In fairness, he raised a few good points worth remembering:
As people who work with the technology everyday, we can often get ourselves trapped into thinking most users think the same way we do.
Thanks to advances in browser interface design (such as the ‘Awesome bar’ in Firefox) or as the web moves to platforms that lack traditional input devices, URLs are required, or available, less often.
Structured URLs tend to appeal to the more technologically aware.
(He also uses the example of editing a URL to advance forward a number of pages within a list of forum topics. I found this rather ironic given that Ning recently removed page numbers from the pagination on its social networks for ‘performance reasons’. When pagination is a performance issue, you have bigger issues than the structure of your URLs.)
However the rest of his article seems to be based on an unfounded assumption that users are totally oblivious to what a URL is and how it functions.
Frankly I’m getting rather tired of this and other ‘users are stupid’ assertions. Aside from it lumping users together in the same boat, it’s an attitude that leads to services designed only to meet the expectations of the lowest common denominator. Of course, whilst a percentage of your user base may not be web-savvy, this is unlikely to remain the case, especially when you consider that in less than 5 years, Generations Y (who grew up with the Internet) with Generation Z (who are growing up with mobile) are likely to be the dominate purchasing force on the internet.
Rather than make assumptions of my own, I thought I would test the canonical user that is my mum. Of pensionable age, and not a heavy internet user, she would no doubt fall into the “normal person” classification that David wishes to use.
Whilst she had no idea what a URL was, once I removed this veil of techno-jargon, and explained to her that this was the web address that appeared at the top of the browser window, she happily told me how she uses it when browsing the BBC website. She went on to explain:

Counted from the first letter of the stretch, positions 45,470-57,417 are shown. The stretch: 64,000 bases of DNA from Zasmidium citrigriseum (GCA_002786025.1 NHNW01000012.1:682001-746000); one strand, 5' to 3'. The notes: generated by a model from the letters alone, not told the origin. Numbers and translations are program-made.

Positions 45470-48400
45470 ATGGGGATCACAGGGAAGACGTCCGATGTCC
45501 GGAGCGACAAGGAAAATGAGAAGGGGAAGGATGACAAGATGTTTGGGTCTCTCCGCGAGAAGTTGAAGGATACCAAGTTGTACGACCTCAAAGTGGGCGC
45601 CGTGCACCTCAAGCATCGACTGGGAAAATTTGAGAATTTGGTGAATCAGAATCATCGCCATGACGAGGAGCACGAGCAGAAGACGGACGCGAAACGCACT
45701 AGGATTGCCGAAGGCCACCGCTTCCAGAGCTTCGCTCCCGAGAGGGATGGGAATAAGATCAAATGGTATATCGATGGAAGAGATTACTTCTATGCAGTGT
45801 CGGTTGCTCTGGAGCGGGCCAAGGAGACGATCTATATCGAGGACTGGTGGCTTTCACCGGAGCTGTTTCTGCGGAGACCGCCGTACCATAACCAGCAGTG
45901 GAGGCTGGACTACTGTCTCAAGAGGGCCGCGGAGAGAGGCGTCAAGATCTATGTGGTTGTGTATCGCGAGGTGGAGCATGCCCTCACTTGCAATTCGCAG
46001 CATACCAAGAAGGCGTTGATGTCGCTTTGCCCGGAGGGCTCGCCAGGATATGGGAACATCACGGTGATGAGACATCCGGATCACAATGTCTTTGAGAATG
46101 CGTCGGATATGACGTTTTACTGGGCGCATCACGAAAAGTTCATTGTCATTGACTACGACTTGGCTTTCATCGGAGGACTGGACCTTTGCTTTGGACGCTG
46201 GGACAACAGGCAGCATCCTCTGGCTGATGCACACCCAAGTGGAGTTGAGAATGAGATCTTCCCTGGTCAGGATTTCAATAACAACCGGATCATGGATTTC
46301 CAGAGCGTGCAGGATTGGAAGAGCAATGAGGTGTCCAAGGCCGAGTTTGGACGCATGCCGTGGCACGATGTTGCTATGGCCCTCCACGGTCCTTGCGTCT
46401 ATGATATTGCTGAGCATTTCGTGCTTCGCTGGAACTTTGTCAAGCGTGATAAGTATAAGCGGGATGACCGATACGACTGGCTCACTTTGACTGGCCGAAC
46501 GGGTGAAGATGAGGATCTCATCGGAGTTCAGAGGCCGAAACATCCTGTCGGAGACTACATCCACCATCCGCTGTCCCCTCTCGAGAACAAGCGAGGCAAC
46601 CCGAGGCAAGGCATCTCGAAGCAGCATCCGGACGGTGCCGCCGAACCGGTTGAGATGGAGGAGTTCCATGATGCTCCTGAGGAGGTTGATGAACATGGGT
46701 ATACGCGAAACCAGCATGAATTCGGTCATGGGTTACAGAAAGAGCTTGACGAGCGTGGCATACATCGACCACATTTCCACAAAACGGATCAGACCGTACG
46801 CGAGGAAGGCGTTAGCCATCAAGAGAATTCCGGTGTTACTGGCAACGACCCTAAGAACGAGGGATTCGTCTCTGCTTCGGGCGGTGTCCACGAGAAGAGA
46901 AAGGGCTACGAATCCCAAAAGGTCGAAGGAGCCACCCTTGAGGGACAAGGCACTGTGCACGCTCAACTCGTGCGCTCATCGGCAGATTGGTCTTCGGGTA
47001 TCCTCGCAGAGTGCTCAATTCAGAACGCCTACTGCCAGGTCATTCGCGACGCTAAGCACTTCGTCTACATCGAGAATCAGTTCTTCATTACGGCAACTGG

I often have to edit the address on the O2 website just to get to the page I want.
For her (and many others) the URL is a valuable escape route.
URLs also provide a level of transparency and trust. If you were to believe David’s reasoning there’d be no need for search engines to display a URL alongside each result title and description. Yet research suggests that users spend as much as 24% of their gaze time looking at the URLs on these pages. In URL as UI, Jakob Nielsen writes that:
We found that searchers are particularly interested in the URL when they are assessing the credibility of a destination. If the URL looks like garbage, people are less likely to click on that search hit. On the other hand, if the URL looks like the page will address the user’s question, they are more likely to click.
This seems to fly in the face of David’s conclusion:
There are a variety of reasons to structure your URLs a certain way, such as making search engines happy, making developers using your service happy, or keeping yourself sane when you build a web site. Providing utility or aesthetic pleasure to regular people who use your web site, however, is not one of them.
This foolhardy statement frankly amounts to little more than an advocation laziness, and furthermore reveals a total disregard for the importance of design.
When advocating the user, applying blanket claims or unfounded assumptions such as this is neither helpful or productive. Indeed it can be quite dangerous, especially when delivered by someone like David who holds position of respect within the community (leading to worrying statements such as this). For that reason, I hope David is able to clarify his points on the subject and provide evidence to support his claims.